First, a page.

• In the film, it is shown that Jeanne and her family had a family estate. In reality, Jeanne and her family were very poor, living in the slums of Paris.[8][9][10]
  • The Valois family were descended from Henry de Saint Rémy, an illegitimate son of Henry II.[11][12]
  • Jeanne had two siblings; an older brother, Jacques, and a younger sister Marie-Anne. In a deleted scene, Jeanne is shown with her unnamed baby brother.[13]
  • In the film, Marie Antoinette explains that Madame du Barry, Louis XV's mistress was recently banished from the French court. In fact, du Barry was banished from Versailles in 1774 shortly before the king died from smallpox, and the necklace was presented to Antoinette in 1778, and again in 1781, she refused the necklace both times.[14][15]
  • Jeanne was in fact a con-artist, who sought to use the necklace to gain wealth, power, and possibly royal patronage. In the film, Jeanne used the diamonds as profit to buy her family estate.[16][17]
  • Nicolas de la Motte actually sold the diamonds in London. He did not sell any in Paris.[18]
  • Jeanne did escape to London, disguised as a boy, where she died from falling from a hotel window in 1791. Some speculate that she was trying to hide from tax payers, while others say it was an act of revenge from French royalists.[19]
  • Count Cagliostro left France for England after he was acquitted. He later went to Rome, where he was accused and imprisoned for being a forger. He died at the Fortess of San Leo in 1795.[20][21]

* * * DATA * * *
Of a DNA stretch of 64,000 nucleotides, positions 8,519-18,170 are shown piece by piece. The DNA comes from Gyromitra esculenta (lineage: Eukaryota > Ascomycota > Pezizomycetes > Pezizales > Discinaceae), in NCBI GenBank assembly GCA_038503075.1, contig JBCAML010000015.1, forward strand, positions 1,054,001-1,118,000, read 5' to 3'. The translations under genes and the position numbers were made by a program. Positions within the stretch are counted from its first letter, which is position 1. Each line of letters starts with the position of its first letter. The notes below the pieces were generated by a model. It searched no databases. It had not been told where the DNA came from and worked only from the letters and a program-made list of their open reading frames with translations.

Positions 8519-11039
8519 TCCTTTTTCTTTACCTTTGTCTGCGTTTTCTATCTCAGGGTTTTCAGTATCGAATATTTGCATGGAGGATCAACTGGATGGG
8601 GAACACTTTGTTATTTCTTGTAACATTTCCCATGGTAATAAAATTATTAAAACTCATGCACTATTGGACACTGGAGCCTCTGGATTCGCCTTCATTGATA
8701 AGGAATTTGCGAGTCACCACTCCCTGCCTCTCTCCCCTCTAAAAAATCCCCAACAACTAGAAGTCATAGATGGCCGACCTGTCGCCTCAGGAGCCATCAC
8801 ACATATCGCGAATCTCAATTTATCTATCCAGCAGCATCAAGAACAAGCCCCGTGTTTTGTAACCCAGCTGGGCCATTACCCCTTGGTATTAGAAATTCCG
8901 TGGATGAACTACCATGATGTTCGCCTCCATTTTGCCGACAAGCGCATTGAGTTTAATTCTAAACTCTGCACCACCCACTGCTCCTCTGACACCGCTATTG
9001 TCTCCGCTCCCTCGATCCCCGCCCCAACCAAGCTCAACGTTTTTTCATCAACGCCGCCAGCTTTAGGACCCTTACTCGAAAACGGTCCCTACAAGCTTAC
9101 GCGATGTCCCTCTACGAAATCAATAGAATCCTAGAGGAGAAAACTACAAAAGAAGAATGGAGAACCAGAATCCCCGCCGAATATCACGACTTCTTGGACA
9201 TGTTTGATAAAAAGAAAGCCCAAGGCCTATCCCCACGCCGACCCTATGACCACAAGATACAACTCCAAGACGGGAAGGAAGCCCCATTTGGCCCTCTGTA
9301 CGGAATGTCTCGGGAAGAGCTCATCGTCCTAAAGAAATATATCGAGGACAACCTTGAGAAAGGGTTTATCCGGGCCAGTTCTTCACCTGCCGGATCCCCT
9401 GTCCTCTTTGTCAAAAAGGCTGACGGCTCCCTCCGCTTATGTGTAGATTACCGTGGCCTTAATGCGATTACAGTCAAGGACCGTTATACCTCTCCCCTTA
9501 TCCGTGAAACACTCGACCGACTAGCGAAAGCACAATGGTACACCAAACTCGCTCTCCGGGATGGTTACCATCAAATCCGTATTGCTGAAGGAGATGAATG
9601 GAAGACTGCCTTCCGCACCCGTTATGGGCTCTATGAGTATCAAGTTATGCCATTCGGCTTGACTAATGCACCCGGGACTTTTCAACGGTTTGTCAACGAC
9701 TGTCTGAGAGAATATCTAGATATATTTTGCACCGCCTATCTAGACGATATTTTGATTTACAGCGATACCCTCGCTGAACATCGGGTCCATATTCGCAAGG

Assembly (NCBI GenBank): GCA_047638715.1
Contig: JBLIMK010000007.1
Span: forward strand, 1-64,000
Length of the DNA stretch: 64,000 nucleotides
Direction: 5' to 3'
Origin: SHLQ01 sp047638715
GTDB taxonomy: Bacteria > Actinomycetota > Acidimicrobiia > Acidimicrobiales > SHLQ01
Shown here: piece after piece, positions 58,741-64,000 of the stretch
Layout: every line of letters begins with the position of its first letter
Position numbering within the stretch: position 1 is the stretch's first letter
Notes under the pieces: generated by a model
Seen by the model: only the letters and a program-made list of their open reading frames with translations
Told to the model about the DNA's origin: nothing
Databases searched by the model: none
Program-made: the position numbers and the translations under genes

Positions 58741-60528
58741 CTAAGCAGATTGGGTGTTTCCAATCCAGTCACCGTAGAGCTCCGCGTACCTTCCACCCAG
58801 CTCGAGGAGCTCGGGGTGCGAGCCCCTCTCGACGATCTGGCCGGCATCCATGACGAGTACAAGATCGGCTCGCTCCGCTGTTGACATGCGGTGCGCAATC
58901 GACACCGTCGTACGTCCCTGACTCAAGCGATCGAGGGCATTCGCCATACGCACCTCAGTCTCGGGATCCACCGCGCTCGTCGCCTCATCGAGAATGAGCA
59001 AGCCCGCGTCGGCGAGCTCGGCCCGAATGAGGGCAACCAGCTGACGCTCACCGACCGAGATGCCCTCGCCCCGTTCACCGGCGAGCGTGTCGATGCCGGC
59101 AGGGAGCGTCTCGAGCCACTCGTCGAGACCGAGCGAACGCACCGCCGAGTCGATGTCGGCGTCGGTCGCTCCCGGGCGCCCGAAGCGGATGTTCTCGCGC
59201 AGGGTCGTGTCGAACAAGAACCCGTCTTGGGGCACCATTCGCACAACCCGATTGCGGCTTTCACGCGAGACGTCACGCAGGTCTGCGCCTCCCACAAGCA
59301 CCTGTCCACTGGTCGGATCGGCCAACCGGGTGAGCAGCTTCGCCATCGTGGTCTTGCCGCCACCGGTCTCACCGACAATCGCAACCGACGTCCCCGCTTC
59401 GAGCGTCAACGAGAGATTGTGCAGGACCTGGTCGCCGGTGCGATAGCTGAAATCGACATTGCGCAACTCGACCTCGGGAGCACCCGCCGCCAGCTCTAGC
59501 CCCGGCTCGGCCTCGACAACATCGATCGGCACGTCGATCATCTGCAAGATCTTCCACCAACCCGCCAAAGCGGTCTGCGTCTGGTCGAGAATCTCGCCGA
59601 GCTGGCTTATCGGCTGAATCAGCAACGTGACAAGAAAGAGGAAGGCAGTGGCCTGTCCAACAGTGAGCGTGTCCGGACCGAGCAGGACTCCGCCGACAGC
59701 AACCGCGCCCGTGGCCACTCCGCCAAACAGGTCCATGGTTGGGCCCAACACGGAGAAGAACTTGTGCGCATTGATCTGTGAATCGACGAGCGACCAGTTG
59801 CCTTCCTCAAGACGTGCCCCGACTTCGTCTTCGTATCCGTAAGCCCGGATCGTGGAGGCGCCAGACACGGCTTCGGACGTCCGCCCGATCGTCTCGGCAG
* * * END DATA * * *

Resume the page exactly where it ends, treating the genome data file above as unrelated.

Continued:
• Cardinal de Rohan's acquittal received popular enthusiasm as a victory over the royal court, partially the Queen. He was expelled from his position as grand almoner and he exiled himself to his abbey of Chaise-Dieu. After the revolution, he left for Strasbourg in the Holy Roman Empire. He died in Ettenheim in 1805.[22]

References[edit]

  1. ^ http://www.britannica.com/EBchecked/topic/161488/Affair-of-the-Diamond-Necklace
  2. ^ http://www.imdb.com/title/tt0242252/awards?ref_=tt_awd
  3. ^ http://www.imdb.com/title/tt0242252/soundtrack
  4. ^ http://www.metacritic.com/movie/the-affair-of-the-necklace
  5. ^ CNN Entertainment Review: 'Affair of the Necklace' is a gem at the Wayback Machine (archived November 30, 2001). Accessed 2012-08-29.
  6. ^ McNamara, Mary. "Los Angeles Times review". Latimes.com. Retrieved 2012-08-29. 
  7. ^ http://www.imdb.com/title/tt0242252/awards?ref_=tt_awd
  8. ^ http://www.joslinhall.com/diamond_necklace_affair.htm
  9. ^ The Story of the Diamond Necklace, by Henry Vizetelly, originally published in 1867
  10. ^ http://www.britannica.com/EBchecked/topic/161488/Affair-of-the-Diamond-Necklace
  11. ^ http://www.audcent.com/audcent4/StRemy.htm
  12. ^ http://www.britannica.com/EBchecked/topic/161488/Affair-of-the-Diamond-Necklace
  13. ^ http://www.audcent.com/audcent4/StRemy.htm
  14. ^ Marie Antoniette, by Stefan Zweig, originally published in 1932
  15. ^ The Story of the Diamond Necklace, by Henry Vizetelly, originally published in 1867
  16. ^ http://www.joslinhall.com/diamond_necklace_affair.htm
  17. ^ The Story of the Diamond Necklace, by Henry Vizetelly, originally published in 1867
  18. ^ http://www.joslinhall.com/diamond_necklace_affair.htm
  19. ^ Marie Antoniette, by Stefan Zweig, originally published in 1932
  20. ^ Marie Antoniette, by Stefan Zweig, originally published in 1932
  21. ^ The Story of the Diamond Necklace, by Henry Vizetelly, originally published in 1867
  22. ^ The Story of the Diamond Necklace, by Henry Vizetelly, originally published in 1867

External links[edit]